Registan’s Uzbekistan News & Analysis Archive

Uzbekistan borders every other Central Asian state and is the most populous country in the region. The government of Islom Karimov, who has led Uzbekistan since before independence in 1991, has a notoriously poor human rights record and a reputation for refusing to accept any international criticism. However, geography makes it important to energy and transportation infrastructure in Central Asia and a crucial partner to the United States and other members of ISAF for the campaign in Afghanistan.

Several Registan authors have lived, worked, and studied in Uzbekistan and have between them decades of experience in academia, government, and private industry dealing with topics related to Uzbekistan. We use that experience and expertise to report on, contextualize, and analyze current events in Uzbekistan. Registan puts that experience to work to offer research, analysis, and training services tailored to your individual needs. For more information on how we can help you and your organization better understand Uzbekistan and Central Asia, visit our services page.

Uzbek Extremism in Context, Part 1: The Uzbek Jihad and the Problem of Religious Freedom

by Noah Tucker
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The IMU and IJU make a great deal of information about themselves easily available to the public. As organizations, they don’t hide their beliefs, their willingness to use violence to advance religio-political goals (or in some cases their clear preference for violence because they believe this will result in martyrdom) and their support for al [...]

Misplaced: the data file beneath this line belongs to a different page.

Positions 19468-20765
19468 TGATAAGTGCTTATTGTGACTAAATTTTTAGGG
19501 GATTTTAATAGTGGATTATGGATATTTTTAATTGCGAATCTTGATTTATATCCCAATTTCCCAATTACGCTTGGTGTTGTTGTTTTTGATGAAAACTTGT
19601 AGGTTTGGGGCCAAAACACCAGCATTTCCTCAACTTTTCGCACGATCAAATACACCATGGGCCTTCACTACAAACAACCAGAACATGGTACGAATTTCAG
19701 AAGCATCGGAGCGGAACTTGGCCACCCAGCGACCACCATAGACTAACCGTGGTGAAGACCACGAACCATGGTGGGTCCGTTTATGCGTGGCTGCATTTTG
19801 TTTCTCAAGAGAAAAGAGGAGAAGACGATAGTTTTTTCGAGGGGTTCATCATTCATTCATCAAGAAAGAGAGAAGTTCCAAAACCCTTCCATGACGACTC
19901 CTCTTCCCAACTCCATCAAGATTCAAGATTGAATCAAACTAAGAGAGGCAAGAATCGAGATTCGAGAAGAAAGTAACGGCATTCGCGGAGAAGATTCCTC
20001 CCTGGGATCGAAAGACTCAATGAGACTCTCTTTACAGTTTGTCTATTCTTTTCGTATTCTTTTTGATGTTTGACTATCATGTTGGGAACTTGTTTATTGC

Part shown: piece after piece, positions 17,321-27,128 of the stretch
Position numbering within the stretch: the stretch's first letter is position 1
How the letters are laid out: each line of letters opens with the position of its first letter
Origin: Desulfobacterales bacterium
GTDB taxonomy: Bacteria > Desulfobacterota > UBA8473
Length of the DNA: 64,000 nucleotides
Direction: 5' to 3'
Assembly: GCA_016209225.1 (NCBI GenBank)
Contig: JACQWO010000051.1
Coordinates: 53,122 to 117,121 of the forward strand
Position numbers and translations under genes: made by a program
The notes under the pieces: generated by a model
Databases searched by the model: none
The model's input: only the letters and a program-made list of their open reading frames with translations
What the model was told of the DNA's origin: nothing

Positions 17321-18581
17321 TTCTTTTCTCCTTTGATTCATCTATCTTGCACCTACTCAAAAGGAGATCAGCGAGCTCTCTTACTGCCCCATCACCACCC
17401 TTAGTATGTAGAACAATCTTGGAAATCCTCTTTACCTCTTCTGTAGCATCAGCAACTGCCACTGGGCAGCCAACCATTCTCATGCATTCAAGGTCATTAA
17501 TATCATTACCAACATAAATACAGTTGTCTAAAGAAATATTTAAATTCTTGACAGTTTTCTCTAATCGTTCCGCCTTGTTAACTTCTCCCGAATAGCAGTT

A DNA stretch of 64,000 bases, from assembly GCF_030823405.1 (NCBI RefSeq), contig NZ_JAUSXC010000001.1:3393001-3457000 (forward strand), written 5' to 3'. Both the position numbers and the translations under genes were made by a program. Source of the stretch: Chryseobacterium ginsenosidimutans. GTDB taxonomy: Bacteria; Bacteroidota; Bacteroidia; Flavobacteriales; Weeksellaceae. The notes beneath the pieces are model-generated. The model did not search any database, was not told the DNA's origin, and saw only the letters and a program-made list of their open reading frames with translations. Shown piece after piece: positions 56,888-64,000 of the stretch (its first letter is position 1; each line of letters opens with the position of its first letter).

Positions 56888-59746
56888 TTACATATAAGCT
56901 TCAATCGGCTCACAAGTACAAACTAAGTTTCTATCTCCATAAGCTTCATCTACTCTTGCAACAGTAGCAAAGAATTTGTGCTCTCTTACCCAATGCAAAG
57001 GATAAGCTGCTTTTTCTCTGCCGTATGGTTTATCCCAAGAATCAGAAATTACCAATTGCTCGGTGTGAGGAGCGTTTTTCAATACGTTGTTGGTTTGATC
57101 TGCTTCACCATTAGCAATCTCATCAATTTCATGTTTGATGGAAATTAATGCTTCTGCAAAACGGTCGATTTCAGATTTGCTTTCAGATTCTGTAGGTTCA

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Central Asia and the Syria Crisis: Assessing the Value of Strategic Partnership with the U.S

by Nathan Barrick

With world attention justifiably focused on the potential for U.S.-led punitive strikes against Syria for President Asad’s alleged use of chemical weapons against civilians, it is worth a momentary glance to survey Central Asia’s equities in the issue.  For many world governments, including in Central Asia, the issue is less about Syrian civilians dying by [...]

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The Islamic Movement of Uzbekistan Issues a New Threat

by Noah Tucker
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The Islamic Movement of Uzbekistan (IMU) issued a new official statement in the past few days titled “Today We Need Your Prayers” that aside from the group’s name never mentioned Uzbekistan. Instead, it advertised recent battles alongside the Taliban in Badakhshan (Afghanistan) and emphasized the IMU’s role in fighting against Pakistan’s central government (follow link [...]

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Who wants to come to Kyrgyzstan? Prospects for the tourism industry

by Guest
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With the main beaches and resort areas of the Soviet Union thousand of kilometers away on the shores of the Baltic and the Black Sea, Soviet authorities after the Second World War were looking for a suitable spot to relax workers living in Central Asia. Kyrgyzstan’s Issyk-Kul lake, blessed with glorious mountain views, sandy beaches [...]